This brings us to the problem that acts like a bow around the wonderful gift of drudgery we have been given. If you die after 56 minutes of mind-numbing, thumb-destroying button mashing, you restart the mission. Do not pass go, do not keep any of your acquired skills or items. I thought we were supposed to be done with these lazy, frustrating attempts at inserting tension into a game that cannot offer any on its own merits. Someone needs to send Phantagram the memo.

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With a proper in-mission checkpoint system, I could tell you to ignore the annoying parts and give the game a rent if you're into this style of play. Without it, it's hard not to feel like you're just a butcher, punching in for a 9 to 5 job rather than a warrior engaging in an epic battle.

Alright, I'm done. Into the dumpster you go.

Ninety-Nine Nights
Time Played: 6 Hours
Official Site
August, 2006 (Xbox 360)
Microsoft

Comments

Despite the review, I am enjoying the game. I've clocked about 12 hours now and am almost finished with two characters. I find the simplicity to be rewarding in a simple way. This is not a deep game, but that's ok. I love hack'n'slash games for some good, mindless fun now and then.

The only reason I'm even mildly interested in the game is, in fact, it's simplicity. First, I am less than wildly proficient at learning control structures. Many, many blows to the head in my youth leave me unable to remember college, much less what buttons to mash. Second, I have a 15 month old, so the amount of time I can give a game is minimal. Plus, the time I do have with a game, I want to go as smoothly as possible.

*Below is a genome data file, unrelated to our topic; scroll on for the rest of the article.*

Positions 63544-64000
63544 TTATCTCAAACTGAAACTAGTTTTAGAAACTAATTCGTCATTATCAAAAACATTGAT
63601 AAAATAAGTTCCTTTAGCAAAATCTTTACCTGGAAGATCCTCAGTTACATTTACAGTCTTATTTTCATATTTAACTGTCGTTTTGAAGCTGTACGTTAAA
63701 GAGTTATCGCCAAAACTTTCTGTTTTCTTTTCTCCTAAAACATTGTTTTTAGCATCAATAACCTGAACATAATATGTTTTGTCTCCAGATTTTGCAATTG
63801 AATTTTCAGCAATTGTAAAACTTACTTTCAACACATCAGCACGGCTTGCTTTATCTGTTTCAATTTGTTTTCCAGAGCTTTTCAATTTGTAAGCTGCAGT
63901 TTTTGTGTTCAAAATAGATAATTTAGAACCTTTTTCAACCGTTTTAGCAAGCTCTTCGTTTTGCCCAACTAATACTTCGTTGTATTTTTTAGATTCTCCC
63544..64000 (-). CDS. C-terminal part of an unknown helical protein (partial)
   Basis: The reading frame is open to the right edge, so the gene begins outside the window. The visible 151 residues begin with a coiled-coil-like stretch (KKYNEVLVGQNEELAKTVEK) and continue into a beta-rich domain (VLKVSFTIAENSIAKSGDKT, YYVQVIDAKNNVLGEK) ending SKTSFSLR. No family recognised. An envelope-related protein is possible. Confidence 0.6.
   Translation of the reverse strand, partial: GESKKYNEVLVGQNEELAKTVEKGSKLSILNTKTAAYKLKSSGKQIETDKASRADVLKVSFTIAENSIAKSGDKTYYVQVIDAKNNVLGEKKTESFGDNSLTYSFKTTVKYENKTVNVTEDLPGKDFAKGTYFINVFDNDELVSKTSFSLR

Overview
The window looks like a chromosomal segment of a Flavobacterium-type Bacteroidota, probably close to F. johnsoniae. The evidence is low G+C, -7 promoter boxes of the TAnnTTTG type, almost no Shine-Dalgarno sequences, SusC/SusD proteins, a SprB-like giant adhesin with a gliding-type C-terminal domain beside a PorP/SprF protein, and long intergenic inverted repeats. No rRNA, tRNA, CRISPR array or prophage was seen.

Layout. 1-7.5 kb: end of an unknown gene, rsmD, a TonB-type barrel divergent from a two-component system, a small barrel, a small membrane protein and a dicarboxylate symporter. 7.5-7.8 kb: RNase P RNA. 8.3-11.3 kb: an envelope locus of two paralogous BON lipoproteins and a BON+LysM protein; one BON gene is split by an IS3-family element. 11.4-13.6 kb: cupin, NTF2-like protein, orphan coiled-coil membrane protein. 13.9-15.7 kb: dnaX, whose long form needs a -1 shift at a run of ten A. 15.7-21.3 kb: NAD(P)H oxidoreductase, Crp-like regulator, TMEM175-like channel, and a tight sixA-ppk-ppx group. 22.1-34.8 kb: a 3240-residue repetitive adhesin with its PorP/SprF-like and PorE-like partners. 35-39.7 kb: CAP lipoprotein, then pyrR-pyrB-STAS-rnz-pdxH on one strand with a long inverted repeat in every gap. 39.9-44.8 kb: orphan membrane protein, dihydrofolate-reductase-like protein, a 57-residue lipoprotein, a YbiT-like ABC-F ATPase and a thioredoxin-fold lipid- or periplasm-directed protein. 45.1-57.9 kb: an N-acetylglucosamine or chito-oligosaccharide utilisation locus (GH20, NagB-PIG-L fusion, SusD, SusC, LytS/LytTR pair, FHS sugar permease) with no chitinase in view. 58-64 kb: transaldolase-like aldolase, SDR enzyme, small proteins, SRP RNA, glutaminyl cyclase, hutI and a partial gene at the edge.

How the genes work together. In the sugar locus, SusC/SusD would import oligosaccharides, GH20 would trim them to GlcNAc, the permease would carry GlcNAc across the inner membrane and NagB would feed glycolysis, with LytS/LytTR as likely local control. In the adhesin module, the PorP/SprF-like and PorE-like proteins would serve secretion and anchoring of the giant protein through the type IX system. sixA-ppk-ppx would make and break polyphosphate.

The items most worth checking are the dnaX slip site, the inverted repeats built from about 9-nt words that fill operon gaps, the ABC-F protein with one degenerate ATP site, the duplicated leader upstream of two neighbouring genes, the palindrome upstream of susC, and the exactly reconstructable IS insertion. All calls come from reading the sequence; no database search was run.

Somedays I feel like I should open a sister site for GWJ, something along the lines of GRH... Gamers in Rest Homes. Of course, none of the potential members would be able to remember the URL...

Hmm I thought the name of your character was Assphyx. I guess they changed it because it was too, um, homoerotic?

Sephirotic wrote:

Despite the review, I am enjoying the game. I've clocked about 12 hours now and am almost finished with two characters. I find the simplicity to be rewarding in a simple way.

Same here... it's a mindless hack-n-slash and that is why I like it.

I've said it before and I'll say it again. I'm so picking this up for $20 and not a penny more! Good review Certis, it's pretty bang on from what I saw in the demo.

It's amazing how much better any game appear at the 20.00 price point.

I could see it being worth $20 bucks to the right kind of gamer.

Certis wrote:

Alright, I'm done. Into the dumpster you go.

I love it. Love it love it love it.

The demo left me cold. I thought I would dig it, generaly enjoying carnage... but the play just wasn't intresting and having to repeat the play over and over... :p.

What I really like about N3 is that it finally has made a Dynasty Warriors game accessible to me. I've always been intrigued by the various Dynasty Warrios games and even the Dynasty Tactics series to a lesser extent, but the historical character names was always a hurdle. I'd be 2 minutes into a battle and be thinkg, "Wait, which guys are my allies? Who am I supposed to attack? Who am I, again?" So when I played N3 and saw that it was a lot shinier than DW5 and had character names that I could follow (and pretty good character design) I was excited. I haven't bought the game yet because of the price tag, but I will when I see it down to $40 or less.